handsWith 25 like-minded people on a spiritual retreat in Sedona, Arizona, I came searching for inner peace and direction. Happily, I found a new tranquility for my soul, but not in the way I was expecting.
The first day’s mission: locate the ideal spot for meditation. While hunting for someplace to plant our bodies, I did what I always do best – I took one for the team. Basking in the afternoon sun, a large rock called, but due to the recent rain, the river raged swollen and angry. Acting like Sacajawea, the female Indian guide for the Lewis and Clark expedition, I was sure there was a way to get to it safely. Then, I found it, or so I thought.
Sauntering down the soggy embankment, with my not so nimble feet, my toe caught a branch, sending me hurling smack dab into the river.
Horrified at my stupidity, I lay prone and motionless as freezing water stormed around me, mentally screaming every four-letter word I knew. Faking braveness to ease the crowd’s obvious concern at my awkward situation, I sat up and giggled, “You might want to find a different way.” Then, horrified, I looked at my naked finger.
“Oh no! My mother’s wedding ring is gone!” I screamed hysterically.
Frantically splashing to find it in the swiftly moving current, the memory of the day she placed her prized possession in my hand just before she passed away tortured my thoughts. How would I ever be able to live without it?
“Are you OK?” Martin, one of the gentlemen in the group, inquired sympathetically as he lifted my drenched body out of the icy cold wetness.
Nodding, I turned away so he wouldn’t see the tears now cresting in my eyes. Every time I wore that ring, I felt the most important woman in my life right by my side.
Knowing it was lost forever, I pulled myself together as hypothermia settled in and turned to make my way back to the group, when I heard, “You’re going to love me!”
Martin, now barefoot and precariously perched over the river on two boulders, was holding up the shiny piece of gold.
“What a miracle!” I shrieked, draping my drenched body over his, clinging tight not able to contain my excitement. But little did I know the true blessing would come later.
Climbing back, I was immediately surrounded by the warmth only love brings and all from a group of strangers. Finding ways to heat up my chilled body with blankets and articles of their clothing, they encircled me with not only physical but with spiritual protection, doing whatever they could to make my damp situation better. My needs became their needs.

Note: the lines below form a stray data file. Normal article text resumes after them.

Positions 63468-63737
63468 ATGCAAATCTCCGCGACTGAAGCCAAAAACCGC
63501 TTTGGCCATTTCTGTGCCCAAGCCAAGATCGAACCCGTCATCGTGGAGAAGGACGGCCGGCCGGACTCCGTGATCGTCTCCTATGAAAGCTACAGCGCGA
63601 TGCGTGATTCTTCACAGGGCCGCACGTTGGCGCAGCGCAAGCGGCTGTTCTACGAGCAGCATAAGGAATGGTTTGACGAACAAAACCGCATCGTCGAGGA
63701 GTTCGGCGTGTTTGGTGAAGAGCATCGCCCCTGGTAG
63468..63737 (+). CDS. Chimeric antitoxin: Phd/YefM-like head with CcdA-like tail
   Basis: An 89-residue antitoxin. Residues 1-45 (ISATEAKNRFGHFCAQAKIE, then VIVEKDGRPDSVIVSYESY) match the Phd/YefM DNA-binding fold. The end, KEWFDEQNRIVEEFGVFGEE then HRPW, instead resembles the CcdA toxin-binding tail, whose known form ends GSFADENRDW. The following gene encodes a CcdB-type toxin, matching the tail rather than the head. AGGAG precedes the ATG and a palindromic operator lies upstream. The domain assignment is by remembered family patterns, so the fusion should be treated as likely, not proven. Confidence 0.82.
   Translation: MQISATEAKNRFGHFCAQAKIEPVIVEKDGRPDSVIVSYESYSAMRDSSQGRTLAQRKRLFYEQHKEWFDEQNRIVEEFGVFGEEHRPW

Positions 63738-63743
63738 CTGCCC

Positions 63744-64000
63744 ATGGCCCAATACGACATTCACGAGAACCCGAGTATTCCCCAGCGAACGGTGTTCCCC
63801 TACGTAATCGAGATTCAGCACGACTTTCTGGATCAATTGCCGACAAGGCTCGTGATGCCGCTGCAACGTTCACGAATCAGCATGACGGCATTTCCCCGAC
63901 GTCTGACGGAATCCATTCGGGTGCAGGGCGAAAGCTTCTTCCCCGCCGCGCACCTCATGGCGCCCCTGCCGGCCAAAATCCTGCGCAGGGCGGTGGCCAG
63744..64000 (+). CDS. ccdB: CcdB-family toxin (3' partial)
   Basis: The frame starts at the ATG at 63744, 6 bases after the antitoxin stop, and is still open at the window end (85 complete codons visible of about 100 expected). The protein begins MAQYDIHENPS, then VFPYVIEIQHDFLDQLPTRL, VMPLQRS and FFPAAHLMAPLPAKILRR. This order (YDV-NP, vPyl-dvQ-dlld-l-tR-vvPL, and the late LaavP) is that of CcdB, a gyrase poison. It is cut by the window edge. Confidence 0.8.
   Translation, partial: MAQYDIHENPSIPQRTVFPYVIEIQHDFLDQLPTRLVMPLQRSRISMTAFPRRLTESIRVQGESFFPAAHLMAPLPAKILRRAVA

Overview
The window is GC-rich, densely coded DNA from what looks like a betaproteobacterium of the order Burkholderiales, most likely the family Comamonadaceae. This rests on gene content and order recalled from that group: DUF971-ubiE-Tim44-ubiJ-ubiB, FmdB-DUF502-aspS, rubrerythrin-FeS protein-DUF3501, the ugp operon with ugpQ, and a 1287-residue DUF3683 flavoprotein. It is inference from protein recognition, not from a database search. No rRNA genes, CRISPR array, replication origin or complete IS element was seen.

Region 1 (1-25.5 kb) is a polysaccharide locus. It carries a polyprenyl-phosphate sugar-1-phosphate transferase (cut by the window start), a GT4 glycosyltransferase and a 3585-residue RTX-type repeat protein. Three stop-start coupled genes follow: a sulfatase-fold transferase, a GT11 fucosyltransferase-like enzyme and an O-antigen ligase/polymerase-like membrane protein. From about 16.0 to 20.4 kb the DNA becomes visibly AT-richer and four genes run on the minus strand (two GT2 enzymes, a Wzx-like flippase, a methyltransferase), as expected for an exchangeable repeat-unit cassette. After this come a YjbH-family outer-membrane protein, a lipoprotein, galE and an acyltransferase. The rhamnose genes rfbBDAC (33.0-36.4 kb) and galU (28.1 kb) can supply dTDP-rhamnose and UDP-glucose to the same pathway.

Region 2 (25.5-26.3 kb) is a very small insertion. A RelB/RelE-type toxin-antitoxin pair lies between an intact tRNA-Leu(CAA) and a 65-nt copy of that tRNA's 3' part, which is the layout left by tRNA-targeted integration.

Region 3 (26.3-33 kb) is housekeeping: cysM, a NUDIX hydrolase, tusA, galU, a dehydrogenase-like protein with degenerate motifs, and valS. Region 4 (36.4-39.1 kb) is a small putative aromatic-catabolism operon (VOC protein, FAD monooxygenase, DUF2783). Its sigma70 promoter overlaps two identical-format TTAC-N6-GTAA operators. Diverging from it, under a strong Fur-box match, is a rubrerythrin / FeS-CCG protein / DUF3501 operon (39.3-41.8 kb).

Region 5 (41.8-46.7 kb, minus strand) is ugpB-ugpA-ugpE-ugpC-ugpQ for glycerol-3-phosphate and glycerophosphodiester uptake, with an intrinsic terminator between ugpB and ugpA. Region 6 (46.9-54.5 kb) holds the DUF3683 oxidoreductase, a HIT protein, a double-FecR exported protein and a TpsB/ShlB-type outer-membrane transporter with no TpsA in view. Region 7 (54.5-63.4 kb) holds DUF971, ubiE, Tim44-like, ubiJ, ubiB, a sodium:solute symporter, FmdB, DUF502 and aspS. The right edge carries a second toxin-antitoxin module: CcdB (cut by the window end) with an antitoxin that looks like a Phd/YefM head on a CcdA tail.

Later that afternoon, as I held my bitterly cold body under the hot shower, I began to sob uncontrollably. Sure, I was excited to have the ring back, but my explosion came from remembering something I sadly forgot: how lovely human kindness is.
For so many months, this extrovert found herself unintentionally living the life of a recluse. With long days at the office, and the kids gone once again, I came home night after night to an empty home exhausted and curled up in my cave to lick the wounds of the day. Not wanting to bother friends and family with my problems and feelings of insecurity, being alone became my new normal.
While I’ve always known compassion on a cerebral level is instilled in all, that day, as my life’s etch-o-sketch was gently shaken, erasing the loneliness I’d been hiding from the world, my heart began to soar with a new sense of belonging.
When God created mankind, it was not His intention that we walk alone. We were given hands for a reason, to hold. As our fingers become intertwined with another soul, a fabulous journey begins. Sometimes we walk their walk, other times they come with us. And, if we’re lucky, we’re just side-by-side sharing the same vision. But, no matter what, when we are connected we discover we’re part of the same tribe known as humanity. And, the best part of all? No piece of jewelry, including my mom’s hand, carved gold and emerald ring, will ever be needed to make those fingers shine.